By Deb Kloeden, Adelaide correspondent
Review: Holy Holy, ‘Darwinism’ Australian Tour
Venue: Fat Controller, Adelaide. 3rd November, 2016
Australian Indie/rock band, Holy Holy, have just begun their Australian ‘Darwinism’ tour by kicking off in Adelaide. ‘Darwinism’ is the first single to be released from a new album they are working on. This is the preview taste of exciting new things from the band since the release of their debut album ‘When the Storms Would Come’, which was released in July 2015.
Holy Holy is unique in that the key members of the band hail from completely different parts of the country, (Brisbane, Melbourne & Launceston). You might think that this would make it impossible for a band to work, however they are definitely proving that assumption wrong. Having just returned from a tour of Europe & UK, they took the opportunity to write some of the material for their new album while on tour, which will be released early 2017.
Previously they had played in Darwin, while on an Australian tour, which is where the new single ‘Darwinism’, was born, in a hotel bathroom, late at night, while the rest of the band slept. Lead singer & songwriter, Tim Carroll had the urge to play this particular night, and recorded some rifts and initial ideas on his phone, which they later developed into the new single.
Adelaide was lucky enough to hear some of the new material from this album. They opened with MSG, one of the new songs to come, and also played ‘Shadow’, ‘Willow’ and ‘True Lovers’ from the new album. Finally, towards the end of their set, they played ‘Darwinism’, which has been getting lost of airplay on Australia’s national radio station, Triple J. The song has a catchy beat and chorus, which is easy to sing along to. The track builds in momentum to an extravaganza of frenzied guitar strumming, then finally strips back to the delicate vocals of Tim Carroll. The video for ‘Darwinism’ intersperses a beautifully spot-lit, live performance, with flashes of juxtaposed images, like cells multiplying, animals & creatures and finally destruction on a massive scale. Presumably, these are references to Darwin’s theory of evolution and his philosophy of survival of the fittest. There is a double Darwin symbolism in this track as the genesis of the song was born in Darwin, Australia.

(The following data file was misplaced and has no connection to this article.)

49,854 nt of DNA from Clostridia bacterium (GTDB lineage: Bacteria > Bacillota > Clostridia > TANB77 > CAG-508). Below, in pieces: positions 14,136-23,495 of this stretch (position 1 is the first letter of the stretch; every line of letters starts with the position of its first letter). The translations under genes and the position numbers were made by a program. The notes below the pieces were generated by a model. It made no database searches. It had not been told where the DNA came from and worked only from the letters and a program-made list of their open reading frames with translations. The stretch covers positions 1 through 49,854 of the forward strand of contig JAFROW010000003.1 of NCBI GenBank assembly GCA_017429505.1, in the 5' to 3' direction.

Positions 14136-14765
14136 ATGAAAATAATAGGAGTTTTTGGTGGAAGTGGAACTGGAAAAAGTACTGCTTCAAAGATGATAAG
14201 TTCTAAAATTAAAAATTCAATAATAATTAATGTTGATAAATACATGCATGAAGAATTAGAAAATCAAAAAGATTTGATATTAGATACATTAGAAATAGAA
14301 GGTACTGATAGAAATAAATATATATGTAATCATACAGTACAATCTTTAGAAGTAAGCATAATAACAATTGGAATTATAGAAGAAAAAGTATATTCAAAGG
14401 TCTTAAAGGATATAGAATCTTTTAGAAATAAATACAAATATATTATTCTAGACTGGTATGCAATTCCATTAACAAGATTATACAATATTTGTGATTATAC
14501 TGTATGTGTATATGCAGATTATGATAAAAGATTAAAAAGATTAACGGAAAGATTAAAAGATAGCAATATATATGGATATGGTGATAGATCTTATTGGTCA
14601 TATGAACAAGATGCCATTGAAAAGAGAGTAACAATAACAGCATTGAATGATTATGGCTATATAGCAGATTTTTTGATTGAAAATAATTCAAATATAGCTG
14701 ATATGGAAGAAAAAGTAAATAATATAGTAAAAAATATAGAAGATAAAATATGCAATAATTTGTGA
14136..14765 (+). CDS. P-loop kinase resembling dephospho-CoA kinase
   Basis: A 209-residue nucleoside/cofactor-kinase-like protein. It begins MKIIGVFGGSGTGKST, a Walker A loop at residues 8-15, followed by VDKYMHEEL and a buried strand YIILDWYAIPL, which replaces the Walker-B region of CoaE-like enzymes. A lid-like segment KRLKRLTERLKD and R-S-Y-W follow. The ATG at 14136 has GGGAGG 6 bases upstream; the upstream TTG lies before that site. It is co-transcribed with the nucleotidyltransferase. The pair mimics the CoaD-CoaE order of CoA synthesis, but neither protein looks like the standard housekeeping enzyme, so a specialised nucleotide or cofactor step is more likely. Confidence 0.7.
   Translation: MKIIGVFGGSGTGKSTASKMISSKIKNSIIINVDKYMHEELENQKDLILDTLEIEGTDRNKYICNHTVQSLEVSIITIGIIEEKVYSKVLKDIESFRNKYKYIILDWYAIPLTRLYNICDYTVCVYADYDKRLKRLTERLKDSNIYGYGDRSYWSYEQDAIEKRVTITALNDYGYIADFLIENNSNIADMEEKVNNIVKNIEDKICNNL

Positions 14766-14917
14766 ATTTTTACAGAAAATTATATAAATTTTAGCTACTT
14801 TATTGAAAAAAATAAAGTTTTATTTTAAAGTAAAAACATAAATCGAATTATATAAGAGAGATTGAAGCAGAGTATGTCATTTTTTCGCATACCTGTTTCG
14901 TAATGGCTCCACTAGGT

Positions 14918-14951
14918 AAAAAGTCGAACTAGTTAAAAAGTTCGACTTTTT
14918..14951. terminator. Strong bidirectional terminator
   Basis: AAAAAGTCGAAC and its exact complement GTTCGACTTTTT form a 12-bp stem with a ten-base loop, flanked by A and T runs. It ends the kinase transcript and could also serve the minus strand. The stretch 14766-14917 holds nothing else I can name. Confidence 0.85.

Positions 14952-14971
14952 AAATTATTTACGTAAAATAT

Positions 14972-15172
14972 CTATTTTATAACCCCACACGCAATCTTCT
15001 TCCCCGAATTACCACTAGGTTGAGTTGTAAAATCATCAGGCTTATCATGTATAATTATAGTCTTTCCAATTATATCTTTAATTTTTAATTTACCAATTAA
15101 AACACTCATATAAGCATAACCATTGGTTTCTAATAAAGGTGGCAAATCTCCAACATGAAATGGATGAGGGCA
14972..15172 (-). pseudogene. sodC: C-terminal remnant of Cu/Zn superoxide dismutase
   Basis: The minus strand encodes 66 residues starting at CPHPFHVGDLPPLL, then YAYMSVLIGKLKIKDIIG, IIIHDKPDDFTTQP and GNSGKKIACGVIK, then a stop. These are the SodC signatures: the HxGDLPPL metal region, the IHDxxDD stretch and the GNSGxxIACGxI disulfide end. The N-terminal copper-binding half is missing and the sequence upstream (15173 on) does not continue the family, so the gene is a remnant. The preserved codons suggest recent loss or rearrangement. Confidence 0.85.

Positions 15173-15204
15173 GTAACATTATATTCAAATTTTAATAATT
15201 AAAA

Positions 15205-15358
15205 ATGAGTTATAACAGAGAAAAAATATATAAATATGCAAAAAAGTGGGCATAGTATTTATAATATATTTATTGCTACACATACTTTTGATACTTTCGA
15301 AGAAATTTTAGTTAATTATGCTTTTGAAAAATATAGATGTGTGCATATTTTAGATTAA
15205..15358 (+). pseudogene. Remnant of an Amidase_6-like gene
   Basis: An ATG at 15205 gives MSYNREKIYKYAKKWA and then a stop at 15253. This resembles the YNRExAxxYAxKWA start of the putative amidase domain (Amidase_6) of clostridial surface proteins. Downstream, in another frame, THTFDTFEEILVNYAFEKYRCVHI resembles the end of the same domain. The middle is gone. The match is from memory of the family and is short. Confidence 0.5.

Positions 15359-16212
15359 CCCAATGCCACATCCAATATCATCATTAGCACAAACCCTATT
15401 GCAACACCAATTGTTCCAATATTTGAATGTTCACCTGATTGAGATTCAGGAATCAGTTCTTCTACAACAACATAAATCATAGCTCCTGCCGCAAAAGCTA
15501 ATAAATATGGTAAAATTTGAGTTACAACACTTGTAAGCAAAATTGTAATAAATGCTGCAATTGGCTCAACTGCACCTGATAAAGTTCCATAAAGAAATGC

Holy Holy naturally also played several songs from their debut album ‘When the Storm Would Come’, which were popular with the crowd, being more familiar. The final song of their set, before encore, was ‘You Can’t Call Love Like a Dog’, which was the single from this album, and a real crowd favourite. They also played ‘Impossible Like You’ from their debut EP, ‘The Pacific’, which was released in March 2014.
I have been interested in Holy Holy for a while now, so I really enjoyed finally catching one of their shows. Brisbane artist Alex L’Estrange and popular Adelaide musician, Jesse Davidson, admirably supported them. Jesse was supported on stage by a band of friends that included Adelaide’s sweetheart, Timberwolf. In fact, I had fun spotting the Adelaide musicians at this event, who came out in impressive support. Holy Holy are touring Australia for the remainder of November, so if you get a chance, make sure you catch them somewhere.
Timothy Carroll – vocals/guitar
Oscar Dawson – lead guitar
Ryan Strathie – drums
Graham Ritchie – bass guitar
Special guest Matt Redlich – producer/keys
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